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[quote=Moth;15398402]Ok, firstly, no it need not be next to another to produce fruit.

Now, what kind of soil are you using? Citrus needs very well-draining soil that stays moist but not soggy.

Lose the fertilizer spikes and get a proper fertilizer for citrus- I use something called Foliage Pro and it is pretty good[/quote

The soil is a combination of top soil mixed with a the local soil here. The soil is in an area were flowers have been planted years ago so maybe the soil does not have the nutrients it needs. Should I get some different soil? Other plants are growing well there. The area is near a hill so it drains well. We have just been watering the tree daily. It has been raining alot the last few days and the weather report says it will rain every day this week.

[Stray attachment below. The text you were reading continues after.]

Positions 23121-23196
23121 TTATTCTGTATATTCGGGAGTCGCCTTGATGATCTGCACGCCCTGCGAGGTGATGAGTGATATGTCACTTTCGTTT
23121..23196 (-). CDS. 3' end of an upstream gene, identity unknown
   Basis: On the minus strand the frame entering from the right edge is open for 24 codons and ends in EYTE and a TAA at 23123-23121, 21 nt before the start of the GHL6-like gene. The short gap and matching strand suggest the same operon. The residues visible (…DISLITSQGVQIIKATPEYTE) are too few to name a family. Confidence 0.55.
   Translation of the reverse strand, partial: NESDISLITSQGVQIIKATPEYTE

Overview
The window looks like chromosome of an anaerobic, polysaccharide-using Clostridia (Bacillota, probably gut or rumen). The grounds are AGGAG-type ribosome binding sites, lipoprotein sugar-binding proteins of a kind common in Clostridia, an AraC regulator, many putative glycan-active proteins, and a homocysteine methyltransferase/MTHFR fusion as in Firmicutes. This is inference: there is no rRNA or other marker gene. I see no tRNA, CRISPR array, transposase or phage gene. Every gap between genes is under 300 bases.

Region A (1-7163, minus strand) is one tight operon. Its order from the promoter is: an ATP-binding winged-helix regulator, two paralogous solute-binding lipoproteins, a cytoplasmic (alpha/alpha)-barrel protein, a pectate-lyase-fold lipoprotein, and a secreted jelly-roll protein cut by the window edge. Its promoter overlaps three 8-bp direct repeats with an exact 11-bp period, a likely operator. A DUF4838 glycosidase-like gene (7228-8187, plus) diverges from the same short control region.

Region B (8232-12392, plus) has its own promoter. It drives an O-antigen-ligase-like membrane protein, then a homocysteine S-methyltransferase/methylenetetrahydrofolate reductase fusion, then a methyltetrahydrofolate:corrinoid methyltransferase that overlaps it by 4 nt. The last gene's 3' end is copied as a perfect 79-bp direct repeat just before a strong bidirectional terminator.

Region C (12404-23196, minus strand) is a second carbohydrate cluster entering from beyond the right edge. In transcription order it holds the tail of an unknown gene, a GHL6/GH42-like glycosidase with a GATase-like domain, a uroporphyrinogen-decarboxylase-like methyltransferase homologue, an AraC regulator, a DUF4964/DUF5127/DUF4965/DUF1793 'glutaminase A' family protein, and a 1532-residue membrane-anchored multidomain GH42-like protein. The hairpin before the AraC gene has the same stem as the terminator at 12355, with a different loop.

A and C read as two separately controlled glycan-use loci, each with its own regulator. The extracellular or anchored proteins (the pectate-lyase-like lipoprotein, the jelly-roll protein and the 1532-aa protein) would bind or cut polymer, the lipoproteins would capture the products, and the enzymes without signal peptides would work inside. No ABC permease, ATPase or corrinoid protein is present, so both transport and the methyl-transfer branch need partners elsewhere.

What do you think?
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Old 08-09-2010, 03:28 PM
 
11,287 posts, read 16,804,919 times
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[quote=rmd2010;15401231]
Quote:
Originally Posted by Moth View Post
Ok, firstly, no it need not be next to another to produce fruit.

Now, what kind of soil are you using? Citrus needs very well-draining soil that stays moist but not soggy.

Lose the fertilizer spikes and get a proper fertilizer for citrus- I use something called Foliage Pro and it is pretty good[/quote